The mandrakes 1 send out their fragrance; over our door is every delicacy, 2 both new and old, which I have stored up for you, my lover.
The mandrakes send out their fragrance, and at our door is every delicacy, both new and old, that I have stored up for you, my lover.
"The mandrakes have given forth fragrance; And over our doors are all choice fruits, Both new and old, Which I have saved up for you, my beloved.
There the mandrakes give forth their fragrance, and the rarest fruits are at our doors, the new as well as old, for I have stored them up for you, my lover."
Love-apples drench us with fragrance, fertility surrounds, suffuses us, Fruits fresh and preserved that I've kept and saved just for you, my love.
The mandrakes give out a sweet smell, and at our doors are all sorts of good fruits, new and old, which I have kept for my loved one.
The mandrakes give forth fragrance, and over our doors are all choice fruits, new as well as old, which I have laid up for you, O my beloved.
The mandrakes give off a fragrance, And at our gates are pleasant fruits , All manner, new and old, Which I have laid up for you, my beloved.
and at our gates
[are] all manner of pleasant
[which] I have laid up
for thee, O my beloved
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, which I have stored up
for you, my lover.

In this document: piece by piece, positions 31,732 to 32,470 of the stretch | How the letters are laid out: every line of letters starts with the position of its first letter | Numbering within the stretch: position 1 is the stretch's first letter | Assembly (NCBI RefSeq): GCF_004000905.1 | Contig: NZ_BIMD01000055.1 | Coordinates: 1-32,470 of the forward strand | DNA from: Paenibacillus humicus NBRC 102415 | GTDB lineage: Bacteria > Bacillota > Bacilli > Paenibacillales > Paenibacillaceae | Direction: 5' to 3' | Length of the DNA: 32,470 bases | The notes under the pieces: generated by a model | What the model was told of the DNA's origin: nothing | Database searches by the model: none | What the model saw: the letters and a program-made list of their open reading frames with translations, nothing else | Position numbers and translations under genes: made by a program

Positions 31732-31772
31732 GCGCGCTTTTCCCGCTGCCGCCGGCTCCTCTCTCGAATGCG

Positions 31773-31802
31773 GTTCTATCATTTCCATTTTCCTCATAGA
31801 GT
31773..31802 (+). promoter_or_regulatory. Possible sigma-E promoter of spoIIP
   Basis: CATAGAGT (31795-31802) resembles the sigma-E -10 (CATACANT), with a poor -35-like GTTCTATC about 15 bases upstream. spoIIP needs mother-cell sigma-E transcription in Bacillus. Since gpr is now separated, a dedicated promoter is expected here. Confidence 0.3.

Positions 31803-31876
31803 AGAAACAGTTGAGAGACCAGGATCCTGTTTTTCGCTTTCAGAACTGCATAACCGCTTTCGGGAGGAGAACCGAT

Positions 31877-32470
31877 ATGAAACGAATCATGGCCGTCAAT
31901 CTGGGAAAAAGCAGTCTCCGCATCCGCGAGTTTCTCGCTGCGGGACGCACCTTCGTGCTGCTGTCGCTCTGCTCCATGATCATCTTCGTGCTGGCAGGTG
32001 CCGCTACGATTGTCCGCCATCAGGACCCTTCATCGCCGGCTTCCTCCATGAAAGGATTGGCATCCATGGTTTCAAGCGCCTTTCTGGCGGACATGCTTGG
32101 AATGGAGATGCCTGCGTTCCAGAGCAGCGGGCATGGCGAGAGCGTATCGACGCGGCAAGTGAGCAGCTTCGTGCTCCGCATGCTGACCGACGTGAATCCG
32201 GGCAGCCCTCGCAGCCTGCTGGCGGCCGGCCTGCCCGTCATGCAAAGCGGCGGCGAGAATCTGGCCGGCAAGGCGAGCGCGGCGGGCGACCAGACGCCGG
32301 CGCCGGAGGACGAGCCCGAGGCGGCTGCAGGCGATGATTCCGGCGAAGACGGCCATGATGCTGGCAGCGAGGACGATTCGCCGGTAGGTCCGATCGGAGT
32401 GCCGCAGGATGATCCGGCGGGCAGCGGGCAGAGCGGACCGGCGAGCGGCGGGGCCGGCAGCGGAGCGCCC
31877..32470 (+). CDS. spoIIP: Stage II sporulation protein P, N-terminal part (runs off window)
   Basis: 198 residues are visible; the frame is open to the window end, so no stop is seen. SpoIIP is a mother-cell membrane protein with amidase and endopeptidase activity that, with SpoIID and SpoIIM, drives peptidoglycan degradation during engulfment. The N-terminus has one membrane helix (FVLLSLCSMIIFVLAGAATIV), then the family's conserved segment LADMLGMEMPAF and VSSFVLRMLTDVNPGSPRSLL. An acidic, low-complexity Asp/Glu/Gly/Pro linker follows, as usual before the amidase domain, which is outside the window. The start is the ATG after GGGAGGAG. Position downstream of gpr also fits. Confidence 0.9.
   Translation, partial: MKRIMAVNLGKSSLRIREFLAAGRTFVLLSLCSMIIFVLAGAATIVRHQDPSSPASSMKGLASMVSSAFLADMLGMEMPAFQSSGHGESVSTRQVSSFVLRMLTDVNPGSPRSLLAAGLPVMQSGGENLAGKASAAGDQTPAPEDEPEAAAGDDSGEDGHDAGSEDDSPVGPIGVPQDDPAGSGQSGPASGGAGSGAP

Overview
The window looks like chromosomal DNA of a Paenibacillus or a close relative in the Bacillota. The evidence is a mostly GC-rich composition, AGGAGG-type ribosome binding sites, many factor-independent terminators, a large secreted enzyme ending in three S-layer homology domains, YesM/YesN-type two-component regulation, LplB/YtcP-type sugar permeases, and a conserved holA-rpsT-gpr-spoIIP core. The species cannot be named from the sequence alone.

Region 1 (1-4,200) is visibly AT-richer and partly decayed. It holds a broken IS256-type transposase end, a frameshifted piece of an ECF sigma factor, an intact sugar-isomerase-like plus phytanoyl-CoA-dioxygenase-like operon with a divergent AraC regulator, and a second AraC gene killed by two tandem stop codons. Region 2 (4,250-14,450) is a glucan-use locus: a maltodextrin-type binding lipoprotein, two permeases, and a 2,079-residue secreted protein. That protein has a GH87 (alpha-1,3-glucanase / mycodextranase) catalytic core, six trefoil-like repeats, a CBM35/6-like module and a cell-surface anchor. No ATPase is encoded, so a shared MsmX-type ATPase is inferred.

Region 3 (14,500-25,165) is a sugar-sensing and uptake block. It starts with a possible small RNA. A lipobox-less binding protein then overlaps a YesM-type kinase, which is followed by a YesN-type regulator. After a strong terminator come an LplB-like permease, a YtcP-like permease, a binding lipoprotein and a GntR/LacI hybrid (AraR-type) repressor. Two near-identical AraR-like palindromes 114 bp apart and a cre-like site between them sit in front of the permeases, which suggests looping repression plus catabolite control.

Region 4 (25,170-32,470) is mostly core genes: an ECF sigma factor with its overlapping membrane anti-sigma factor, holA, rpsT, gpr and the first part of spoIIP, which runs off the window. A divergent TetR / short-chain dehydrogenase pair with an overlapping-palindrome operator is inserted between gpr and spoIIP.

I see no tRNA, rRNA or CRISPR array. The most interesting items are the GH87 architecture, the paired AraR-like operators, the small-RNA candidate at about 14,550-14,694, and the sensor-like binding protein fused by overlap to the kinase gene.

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1 sn In the ancient Near East the mandrake was a widely used symbol of erotic love because it was thought to be an aphrodisiac and therefore was used as a fertility drug. The unusual shape of the large forked roots of the mandrake resembles the human body with extended arms and legs. This similarity gave rise to the popular superstition that the mandrake could induce conception and it was therefore used as a fertility drug. It was so thoroughly associated with erotic love that its name is derived from the Hebrew root דּוֹד (dod, “love”), that is, דּוּדָאִים (duda’im) denotes “love-apples.” Arabs used its fruit and roots as an aphrodisiac and referred to it as abd al- sal’m (“servant of love”) (R. K. Harrison, “The Mandrake and the Ancient World,” EQ 28 : 188-89; Fauna and Flora of the Bible, 138-39).
2 sn Her comparison of their love to fruit stored “over our door” reflects an ancient Near Eastern practice of storing fruit on a shelf above the door of a house. In the ancient Near East, fruits were stored away on shelves or cupboards above doorways where they were out of reach and left to dry until they became very sweet and delectable. The point of comparison in this figurative expression seems to be two-fold: (1) She was treasuring up special expressions of her sexual love to give to him, and (2) All these good things were for him alone to enjoy. See M. H. Pope, The Song of Songs [AB], 650.